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Alborn: Residents Losing Faith in VDOT over Bi-County Parkway

Opinion

When I heard about Virginia Transportation Secretary Sean T. Connaughton’s uttering those words, I couldn’t believe it. When I heard it from multiple sources, I was shocked. I lost faith in Transportation Planning in the Commonwealth of Virginia.

“You guys would never make it on the Prince William County Board of Supervisors; we live for bushwhacking people,” Virginia Secretary of Transportation Sean T. Connaughton said, as quoted in GreaterGreater Washington.

Frankly, if the allegation that Connaughton actually made this statement in a public forum “for the record” (so to speak) is correct, I am surprised Governor Robert F. McDonnell didn’t fire Connaughton for making such a statement. It undermines residents’ trust in those appointed to be stewards of our lives and money, and discredits McDonnell’s entire administration.

Transportation planning is a math problem, and the math is complicated. The public must have full trust and confidence in the Virginia Department of Transportation before willingly giving up their lifestyle, their environment, and in some cases their homes, before signing up letting the bulldozers run a strip of asphalt through what used to be their home.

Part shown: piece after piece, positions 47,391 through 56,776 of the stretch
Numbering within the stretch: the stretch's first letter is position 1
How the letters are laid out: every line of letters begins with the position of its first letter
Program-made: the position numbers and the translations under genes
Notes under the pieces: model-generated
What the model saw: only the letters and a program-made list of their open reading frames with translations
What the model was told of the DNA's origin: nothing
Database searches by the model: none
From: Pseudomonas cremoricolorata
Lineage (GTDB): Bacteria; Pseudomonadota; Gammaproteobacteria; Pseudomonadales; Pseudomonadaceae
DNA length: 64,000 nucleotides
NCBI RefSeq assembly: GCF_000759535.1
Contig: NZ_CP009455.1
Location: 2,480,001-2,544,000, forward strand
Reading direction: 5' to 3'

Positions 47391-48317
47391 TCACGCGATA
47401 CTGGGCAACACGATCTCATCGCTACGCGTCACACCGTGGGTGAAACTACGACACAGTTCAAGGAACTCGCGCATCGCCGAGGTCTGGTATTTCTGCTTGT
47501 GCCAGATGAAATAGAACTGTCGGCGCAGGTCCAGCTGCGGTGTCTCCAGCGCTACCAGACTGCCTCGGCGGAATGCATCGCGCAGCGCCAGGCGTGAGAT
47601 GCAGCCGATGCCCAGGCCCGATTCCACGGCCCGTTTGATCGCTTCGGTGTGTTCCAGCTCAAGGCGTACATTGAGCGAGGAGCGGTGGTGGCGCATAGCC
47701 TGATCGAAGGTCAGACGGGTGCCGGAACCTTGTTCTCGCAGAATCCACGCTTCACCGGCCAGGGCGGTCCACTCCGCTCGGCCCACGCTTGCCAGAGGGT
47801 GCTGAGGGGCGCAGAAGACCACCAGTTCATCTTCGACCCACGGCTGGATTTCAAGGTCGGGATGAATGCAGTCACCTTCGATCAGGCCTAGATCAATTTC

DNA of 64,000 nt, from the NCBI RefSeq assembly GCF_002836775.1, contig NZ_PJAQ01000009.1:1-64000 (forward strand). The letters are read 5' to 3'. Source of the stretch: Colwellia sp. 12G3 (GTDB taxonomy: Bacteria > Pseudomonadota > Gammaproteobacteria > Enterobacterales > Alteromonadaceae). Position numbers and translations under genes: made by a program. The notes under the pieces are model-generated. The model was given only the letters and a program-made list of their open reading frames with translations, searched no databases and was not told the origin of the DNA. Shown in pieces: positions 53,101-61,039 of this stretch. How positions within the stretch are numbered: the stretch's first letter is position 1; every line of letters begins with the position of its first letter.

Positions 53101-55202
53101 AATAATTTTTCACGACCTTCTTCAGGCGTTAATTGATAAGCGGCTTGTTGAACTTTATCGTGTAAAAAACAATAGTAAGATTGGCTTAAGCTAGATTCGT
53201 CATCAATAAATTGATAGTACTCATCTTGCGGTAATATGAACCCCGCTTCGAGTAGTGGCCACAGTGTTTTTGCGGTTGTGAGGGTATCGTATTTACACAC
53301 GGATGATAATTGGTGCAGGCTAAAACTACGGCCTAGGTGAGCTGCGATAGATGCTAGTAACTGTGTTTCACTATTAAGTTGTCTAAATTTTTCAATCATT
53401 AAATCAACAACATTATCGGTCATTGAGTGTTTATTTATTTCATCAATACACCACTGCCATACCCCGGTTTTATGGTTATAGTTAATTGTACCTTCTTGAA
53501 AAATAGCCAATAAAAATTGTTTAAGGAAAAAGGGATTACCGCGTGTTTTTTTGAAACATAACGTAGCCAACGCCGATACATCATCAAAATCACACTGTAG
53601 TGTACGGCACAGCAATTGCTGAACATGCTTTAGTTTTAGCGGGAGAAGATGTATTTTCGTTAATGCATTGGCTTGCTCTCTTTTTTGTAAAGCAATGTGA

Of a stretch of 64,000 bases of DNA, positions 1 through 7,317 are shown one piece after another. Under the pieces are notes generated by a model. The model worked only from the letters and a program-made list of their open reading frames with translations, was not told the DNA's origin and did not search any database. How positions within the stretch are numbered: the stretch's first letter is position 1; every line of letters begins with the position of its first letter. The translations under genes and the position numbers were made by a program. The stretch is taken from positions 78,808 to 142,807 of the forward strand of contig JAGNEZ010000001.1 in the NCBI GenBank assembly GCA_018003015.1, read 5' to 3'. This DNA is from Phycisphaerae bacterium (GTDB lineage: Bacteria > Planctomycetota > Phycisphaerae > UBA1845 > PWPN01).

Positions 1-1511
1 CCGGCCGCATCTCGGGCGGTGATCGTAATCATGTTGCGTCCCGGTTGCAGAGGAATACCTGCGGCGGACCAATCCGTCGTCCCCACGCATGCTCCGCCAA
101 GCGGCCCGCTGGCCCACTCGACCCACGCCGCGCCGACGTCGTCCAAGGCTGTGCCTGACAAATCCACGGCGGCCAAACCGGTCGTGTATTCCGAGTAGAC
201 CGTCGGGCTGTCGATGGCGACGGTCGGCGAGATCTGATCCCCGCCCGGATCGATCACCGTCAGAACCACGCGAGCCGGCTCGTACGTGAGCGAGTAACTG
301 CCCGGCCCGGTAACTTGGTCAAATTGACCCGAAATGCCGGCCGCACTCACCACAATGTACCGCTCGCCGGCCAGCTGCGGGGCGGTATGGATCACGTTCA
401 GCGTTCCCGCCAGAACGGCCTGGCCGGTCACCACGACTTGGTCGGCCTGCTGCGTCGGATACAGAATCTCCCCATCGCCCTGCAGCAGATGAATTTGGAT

Right now, Prince William County residents don’t trust the math behind the proposed outer beltway project. That’s a problem.

For full disclosure, I was on the Prince William County 2013-2016 Strategic Planning Team. In the Strategic Plan we delivered, Transportation Strategy Number 5 was, “Take the leadership role to build the Va. 234 North Bypass (the “Road to Dulles”), a key connector road for the region, linking major economic development centers in Prince William County to Dulles International Airport.”

It was neither presented or discussed as a “cargo route to Dulles”. I believe that like the rest of the Planning Team (although I may only speak for myself), we considered the idea of a road that would help alleviate Northern Virginia’s traffic problem by giving commuters a new north-south route.

The assumption when agreeing to something like this is that the math will be honest, public input will be seriously considered, and community buy-in would be fundamental to moving forward to such a dramatic change to Prince William County, Virginia.

As a member of the Strategic Planning Team, I also stressed taking a systems view of Northern Virginia’s Transportation Problems. With today’s technology, Transportation Planning should include strategies to take people off the roads as part of the solution set.

Congressman Gerry Connolly, D-Fairfax, Prince William, and Frank Wolf, R-Loudoun, Prince William, led the successful passage of the President’s Telework Enhancement Act of 2010, which mandates that Government Agencies extend telework to all qualifying employees.

Connolly, a leader in telework thought and legislation, is contemplating how to expand telework to the Government Contracting community. Connolly gets this “taking people off the roads” thing.